But I want to challenge you. Don’t just accept this fact. Try to grasp how immensely graceful this gift is that God has given you. Read Romans for yourself. Go look at the verses I put at the beginning of this post. Understand, that God didn’t have to do this. We opposed Him by sinning. He had every right to let us die eternally – the consequences of this sin. But He didn’t. And instead, he died. Died. His tortured, bloodied, human flesh turned cold because His heart had stopped beating. And He did it because he wanted to live with you. Try and wrap your mind around how Unjust that is – how much grace and mercy that would require. I dare you grasp the fullness of that grace, because when you try, that’s when you find yourself full of the Spirit and the joy He gives you. It’s an amazing feeling, and it leads me to the rest of Paul’s letter to the Christians in Rome.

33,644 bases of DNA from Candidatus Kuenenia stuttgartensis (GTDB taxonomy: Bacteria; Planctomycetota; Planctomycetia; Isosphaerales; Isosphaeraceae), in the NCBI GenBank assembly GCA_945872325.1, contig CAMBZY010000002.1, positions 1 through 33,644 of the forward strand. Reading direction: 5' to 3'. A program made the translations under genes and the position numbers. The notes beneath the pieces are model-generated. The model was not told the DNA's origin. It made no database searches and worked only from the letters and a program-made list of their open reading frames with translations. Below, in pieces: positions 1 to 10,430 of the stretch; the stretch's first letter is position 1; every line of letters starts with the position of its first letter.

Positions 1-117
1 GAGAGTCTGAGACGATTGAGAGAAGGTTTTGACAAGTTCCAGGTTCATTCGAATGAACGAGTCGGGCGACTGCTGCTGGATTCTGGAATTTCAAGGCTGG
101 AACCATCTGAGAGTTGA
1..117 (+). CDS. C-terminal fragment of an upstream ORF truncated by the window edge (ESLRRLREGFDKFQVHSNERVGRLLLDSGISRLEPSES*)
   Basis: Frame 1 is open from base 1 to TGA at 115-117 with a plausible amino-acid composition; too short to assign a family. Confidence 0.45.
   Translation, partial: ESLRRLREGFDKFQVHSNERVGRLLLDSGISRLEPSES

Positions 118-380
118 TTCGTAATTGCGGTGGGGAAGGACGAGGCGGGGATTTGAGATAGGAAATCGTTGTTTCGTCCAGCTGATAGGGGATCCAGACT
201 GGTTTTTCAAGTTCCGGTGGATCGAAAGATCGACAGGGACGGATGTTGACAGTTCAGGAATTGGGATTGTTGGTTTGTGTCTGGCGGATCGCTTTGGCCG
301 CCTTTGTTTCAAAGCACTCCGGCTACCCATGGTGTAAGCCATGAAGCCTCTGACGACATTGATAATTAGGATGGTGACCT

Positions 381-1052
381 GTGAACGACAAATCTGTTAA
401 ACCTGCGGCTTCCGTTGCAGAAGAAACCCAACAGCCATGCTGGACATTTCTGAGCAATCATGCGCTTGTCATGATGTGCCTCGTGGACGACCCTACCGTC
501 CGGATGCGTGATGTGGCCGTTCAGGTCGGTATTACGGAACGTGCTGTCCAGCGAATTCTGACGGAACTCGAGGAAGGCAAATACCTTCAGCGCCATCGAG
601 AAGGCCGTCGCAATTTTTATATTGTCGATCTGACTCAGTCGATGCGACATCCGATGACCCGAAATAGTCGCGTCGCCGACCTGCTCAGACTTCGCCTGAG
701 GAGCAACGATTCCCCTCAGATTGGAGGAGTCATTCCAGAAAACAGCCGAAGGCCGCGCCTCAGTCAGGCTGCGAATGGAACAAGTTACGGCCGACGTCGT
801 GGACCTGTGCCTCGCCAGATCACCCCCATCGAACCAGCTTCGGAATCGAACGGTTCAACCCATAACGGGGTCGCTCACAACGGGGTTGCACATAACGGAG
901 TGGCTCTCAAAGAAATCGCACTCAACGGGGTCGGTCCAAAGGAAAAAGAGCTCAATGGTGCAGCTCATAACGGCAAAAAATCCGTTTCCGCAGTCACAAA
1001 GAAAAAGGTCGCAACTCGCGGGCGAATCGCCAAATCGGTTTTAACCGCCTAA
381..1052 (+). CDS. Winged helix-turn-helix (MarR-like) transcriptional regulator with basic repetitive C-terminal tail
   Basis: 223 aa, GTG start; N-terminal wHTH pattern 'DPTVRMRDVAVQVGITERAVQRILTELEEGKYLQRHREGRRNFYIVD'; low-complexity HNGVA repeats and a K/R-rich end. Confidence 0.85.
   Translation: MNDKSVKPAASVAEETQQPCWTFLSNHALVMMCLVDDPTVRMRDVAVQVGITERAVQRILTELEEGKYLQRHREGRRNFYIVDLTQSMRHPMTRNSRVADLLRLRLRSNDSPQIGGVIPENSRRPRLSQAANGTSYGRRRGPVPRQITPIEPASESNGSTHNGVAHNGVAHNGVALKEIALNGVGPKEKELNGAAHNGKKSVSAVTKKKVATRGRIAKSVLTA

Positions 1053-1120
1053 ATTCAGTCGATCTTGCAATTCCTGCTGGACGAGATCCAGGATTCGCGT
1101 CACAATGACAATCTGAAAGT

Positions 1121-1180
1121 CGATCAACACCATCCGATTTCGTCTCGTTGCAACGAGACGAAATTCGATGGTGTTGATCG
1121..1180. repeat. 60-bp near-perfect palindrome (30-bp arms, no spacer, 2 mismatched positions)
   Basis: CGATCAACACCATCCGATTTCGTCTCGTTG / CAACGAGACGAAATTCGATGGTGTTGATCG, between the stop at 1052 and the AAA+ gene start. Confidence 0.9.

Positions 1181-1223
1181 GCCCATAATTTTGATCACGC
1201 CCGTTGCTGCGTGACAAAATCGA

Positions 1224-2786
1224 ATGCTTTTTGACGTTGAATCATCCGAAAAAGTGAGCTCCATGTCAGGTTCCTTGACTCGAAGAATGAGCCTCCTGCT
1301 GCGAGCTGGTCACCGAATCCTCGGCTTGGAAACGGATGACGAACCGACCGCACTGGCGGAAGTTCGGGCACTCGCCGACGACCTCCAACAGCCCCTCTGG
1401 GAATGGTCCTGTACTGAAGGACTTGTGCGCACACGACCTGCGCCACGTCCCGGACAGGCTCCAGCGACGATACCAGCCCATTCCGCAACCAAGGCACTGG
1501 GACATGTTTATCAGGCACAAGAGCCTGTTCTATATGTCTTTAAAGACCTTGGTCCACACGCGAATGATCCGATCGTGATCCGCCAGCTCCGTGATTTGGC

Because this post is incredibly long already, I have decided to make it into three parts. Please feel free to comment on this one, letting me know where you feel I was right, or wrong in what I say. Ask me questions. I’ve had so many thoughts here rushing through my head, that I had difficulty putting them all into 1700 words, so if you need further explanation or aren’t sure of something, please ask! Crack open your Bible and see what God says to you Himself and let me know what that is. And by all means, if you disagree with what I am saying, let me know. I’m not God. I’m not the Bible, so don’t take my word as Gospel.